1911 Encyclopædia Britannica/Whistle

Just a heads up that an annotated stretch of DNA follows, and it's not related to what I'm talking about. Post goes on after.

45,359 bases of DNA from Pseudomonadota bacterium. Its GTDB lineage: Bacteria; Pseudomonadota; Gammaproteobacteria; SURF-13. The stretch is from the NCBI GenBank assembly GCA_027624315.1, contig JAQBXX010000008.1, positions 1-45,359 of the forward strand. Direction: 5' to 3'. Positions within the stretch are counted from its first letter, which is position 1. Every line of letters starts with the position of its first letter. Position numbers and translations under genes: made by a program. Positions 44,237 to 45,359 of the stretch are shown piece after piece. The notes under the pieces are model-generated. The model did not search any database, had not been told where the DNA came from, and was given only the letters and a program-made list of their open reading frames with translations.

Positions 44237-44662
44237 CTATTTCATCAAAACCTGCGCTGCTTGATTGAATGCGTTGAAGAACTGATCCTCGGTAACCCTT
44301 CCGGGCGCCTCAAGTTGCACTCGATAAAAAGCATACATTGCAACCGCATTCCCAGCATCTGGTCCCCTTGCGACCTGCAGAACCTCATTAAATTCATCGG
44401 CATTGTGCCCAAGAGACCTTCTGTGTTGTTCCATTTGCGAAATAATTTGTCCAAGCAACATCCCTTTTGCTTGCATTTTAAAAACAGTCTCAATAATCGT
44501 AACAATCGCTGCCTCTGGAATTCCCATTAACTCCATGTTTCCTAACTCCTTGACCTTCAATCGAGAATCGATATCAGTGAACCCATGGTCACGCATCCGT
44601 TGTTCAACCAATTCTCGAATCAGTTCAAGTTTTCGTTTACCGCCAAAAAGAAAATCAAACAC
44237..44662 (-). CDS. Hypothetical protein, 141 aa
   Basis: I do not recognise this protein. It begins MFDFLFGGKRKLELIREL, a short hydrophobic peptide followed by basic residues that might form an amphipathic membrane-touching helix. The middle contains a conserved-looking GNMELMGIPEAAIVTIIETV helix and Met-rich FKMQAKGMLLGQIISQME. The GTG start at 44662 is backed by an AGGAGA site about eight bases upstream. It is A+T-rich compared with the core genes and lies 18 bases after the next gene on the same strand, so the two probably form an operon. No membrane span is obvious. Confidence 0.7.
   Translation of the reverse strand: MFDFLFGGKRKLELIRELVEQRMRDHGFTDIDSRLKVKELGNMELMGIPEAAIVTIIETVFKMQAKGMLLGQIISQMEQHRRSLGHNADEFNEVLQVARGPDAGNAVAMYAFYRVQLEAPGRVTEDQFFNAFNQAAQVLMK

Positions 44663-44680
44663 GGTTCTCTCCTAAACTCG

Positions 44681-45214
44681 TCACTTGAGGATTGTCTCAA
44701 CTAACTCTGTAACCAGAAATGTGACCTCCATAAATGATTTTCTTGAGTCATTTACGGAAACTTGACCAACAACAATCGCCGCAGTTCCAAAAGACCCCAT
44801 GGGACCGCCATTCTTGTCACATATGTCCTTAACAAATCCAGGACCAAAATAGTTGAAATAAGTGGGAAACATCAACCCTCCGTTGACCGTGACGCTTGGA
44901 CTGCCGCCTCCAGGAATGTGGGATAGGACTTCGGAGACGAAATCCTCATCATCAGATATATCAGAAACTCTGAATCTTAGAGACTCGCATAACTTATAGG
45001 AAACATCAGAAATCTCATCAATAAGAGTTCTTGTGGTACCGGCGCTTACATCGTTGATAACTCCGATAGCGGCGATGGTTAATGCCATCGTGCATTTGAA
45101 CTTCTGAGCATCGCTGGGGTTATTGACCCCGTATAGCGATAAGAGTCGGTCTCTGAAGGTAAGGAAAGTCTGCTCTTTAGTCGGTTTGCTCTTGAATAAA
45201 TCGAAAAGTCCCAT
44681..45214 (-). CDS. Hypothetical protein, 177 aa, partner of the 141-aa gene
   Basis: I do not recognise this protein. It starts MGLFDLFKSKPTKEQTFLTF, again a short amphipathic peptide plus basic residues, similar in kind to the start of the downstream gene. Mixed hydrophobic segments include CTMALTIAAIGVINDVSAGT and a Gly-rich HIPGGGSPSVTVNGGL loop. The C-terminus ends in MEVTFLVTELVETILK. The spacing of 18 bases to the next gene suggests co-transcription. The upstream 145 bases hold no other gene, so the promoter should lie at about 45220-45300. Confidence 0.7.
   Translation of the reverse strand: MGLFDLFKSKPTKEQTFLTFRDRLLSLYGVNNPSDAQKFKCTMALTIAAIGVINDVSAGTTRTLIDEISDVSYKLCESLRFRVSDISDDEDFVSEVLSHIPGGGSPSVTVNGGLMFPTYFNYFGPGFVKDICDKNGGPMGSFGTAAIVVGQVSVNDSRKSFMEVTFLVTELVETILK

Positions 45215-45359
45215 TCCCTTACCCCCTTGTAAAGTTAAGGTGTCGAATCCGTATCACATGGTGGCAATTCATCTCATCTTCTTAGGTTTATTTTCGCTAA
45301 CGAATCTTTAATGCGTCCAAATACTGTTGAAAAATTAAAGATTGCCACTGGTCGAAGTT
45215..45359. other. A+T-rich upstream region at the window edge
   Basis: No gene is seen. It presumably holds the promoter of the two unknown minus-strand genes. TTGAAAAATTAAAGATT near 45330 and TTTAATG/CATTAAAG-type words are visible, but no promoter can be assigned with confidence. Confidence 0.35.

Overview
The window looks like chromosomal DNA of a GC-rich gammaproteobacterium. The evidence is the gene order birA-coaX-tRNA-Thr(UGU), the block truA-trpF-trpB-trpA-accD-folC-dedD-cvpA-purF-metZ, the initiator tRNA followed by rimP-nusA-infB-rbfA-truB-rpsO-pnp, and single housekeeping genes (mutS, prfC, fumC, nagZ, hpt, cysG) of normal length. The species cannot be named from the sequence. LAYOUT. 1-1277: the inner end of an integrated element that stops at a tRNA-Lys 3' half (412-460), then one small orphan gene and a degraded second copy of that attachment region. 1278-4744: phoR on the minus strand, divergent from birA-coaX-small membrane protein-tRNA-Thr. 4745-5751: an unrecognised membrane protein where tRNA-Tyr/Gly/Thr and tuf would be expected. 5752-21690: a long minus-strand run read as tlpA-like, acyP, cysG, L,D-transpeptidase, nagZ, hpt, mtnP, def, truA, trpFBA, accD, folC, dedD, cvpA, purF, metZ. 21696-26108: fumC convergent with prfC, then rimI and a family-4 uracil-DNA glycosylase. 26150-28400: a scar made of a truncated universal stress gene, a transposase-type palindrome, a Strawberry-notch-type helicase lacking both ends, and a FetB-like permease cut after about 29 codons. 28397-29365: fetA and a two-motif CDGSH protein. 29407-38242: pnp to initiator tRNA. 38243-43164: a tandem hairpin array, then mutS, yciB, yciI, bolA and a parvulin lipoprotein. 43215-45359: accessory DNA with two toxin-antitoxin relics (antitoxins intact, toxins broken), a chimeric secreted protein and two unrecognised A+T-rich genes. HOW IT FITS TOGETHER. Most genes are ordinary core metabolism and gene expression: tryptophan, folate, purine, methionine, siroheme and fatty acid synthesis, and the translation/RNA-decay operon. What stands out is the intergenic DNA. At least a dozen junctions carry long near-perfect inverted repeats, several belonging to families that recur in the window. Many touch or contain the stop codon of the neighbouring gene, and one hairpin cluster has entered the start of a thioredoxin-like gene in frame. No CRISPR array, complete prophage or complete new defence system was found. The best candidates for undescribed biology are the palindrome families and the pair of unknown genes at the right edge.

WHISTLE, the shrill warbling sound made by forcing the breath through the lips, contracted to form a small orifice, or produced by means of an instrument of the whistle type; also, generally, any similar shrill, hissing or warbling sound, as of a bird's note, of wind through trees, ropes, &c. The O. Eng. hwistlian, to whistle, and hwistlere, whistler, piper, are closely allied to hwisprian or hwœstrian, to whisper, to speak softly or under one's breath; and both are imitative words, representing a shrill hissing sound, cf. Ger. wispeln, to whisper, Dan. hvisle, to whistle. The instrument known as a “whistle” takes many forms, from the straight flute and flageolet type made of wood or metal and pierced with holes, to the metal signalling pipe used for signalling on board ship or by policemen. Similarly the term is used of the instruments sounded by the escape of steam on a locomotive or other engine and on steamships, &c., as a means of giving signals.